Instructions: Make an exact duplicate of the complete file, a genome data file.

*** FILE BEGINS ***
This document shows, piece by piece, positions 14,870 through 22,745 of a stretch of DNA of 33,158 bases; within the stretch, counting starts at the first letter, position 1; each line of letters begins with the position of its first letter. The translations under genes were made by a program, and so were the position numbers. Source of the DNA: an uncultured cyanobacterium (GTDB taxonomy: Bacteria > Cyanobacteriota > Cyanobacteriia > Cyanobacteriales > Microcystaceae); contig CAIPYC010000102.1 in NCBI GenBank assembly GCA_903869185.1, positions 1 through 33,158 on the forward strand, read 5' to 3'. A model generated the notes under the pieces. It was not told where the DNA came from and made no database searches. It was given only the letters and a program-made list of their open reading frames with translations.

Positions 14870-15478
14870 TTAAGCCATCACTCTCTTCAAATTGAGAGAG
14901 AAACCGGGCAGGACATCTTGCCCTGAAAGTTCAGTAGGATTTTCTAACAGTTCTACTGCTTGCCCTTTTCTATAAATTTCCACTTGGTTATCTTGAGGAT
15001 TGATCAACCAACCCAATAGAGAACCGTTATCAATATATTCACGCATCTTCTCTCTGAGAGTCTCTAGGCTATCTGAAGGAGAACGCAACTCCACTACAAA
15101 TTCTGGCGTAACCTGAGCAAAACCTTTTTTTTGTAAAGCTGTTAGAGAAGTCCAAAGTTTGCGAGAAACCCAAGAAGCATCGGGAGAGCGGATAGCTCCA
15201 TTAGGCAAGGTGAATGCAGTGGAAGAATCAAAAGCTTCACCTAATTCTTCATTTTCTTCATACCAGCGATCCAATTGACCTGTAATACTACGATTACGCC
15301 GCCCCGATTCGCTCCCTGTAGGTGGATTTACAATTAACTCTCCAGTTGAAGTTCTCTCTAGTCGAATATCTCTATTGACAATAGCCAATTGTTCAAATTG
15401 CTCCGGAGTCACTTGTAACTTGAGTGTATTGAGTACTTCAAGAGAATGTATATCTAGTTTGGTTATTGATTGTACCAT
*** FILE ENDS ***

This document shows, piece by piece, positions 14,870 through 22,745 of a stretch of DNA of 33,158 bases; within the stretch, counting starts at the first letter, position 1; each line of letters begins with the position of its first letter. The translations under genes were made by a program, and so were the position numbers. Source of the DNA: an uncultured cyanobacterium (GTDB taxonomy: Bacteria > Cyanobacteriota > Cyanobacteriia > Cyanobacteriales > Microcystaceae); contig CAIPYC010000102.1 in NCBI GenBank assembly GCA_903869185.1, positions 1 through 33,158 on the forward strand, read 5' to 3'. A model generated the notes under the pieces. It was not told where the DNA came from and made no database searches. It was given only the letters and a program-made list of their open reading frames with translations.

Positions 14870-15478
14870 TTAAGCCATCACTCTCTTCAAATTGAGAGAG
14901 AAACCGGGCAGGACATCTTGCCCTGAAAGTTCAGTAGGATTTTCTAACAGTTCTACTGCTTGCCCTTTTCTATAAATTTCCACTTGGTTATCTTGAGGAT
15001 TGATCAACCAACCCAATAGAGAACCGTTATCAATATATTCACGCATCTTCTCTCTGAGAGTCTCTAGGCTATCTGAAGGAGAACGCAACTCCACTACAAA
15101 TTCTGGCGTAACCTGAGCAAAACCTTTTTTTTGTAAAGCTGTTAGAGAAGTCCAAAGTTTGCGAGAAACCCAAGAAGCATCGGGAGAGCGGATAGCTCCA
15201 TTAGGCAAGGTGAATGCAGTGGAAGAATCAAAAGCTTCACCTAATTCTTCATTTTCTTCATACCAGCGATCCAATTGACCTGTAATACTACGATTACGCC
15301 GCCCCGATTCGCTCCCTGTAGGTGGATTTACAATTAACTCTCCAGTTGAAGTTCTCTCTAGTCGAATATCTCTATTGACAATAGCCAATTGTTCAAATTG
15401 CTCCGGAGTCACTTGTAACTTGAGTGTATTGAGTACTTCAAGAGAATGTATATCTAGTTTGGTTATTGATTGTACCAT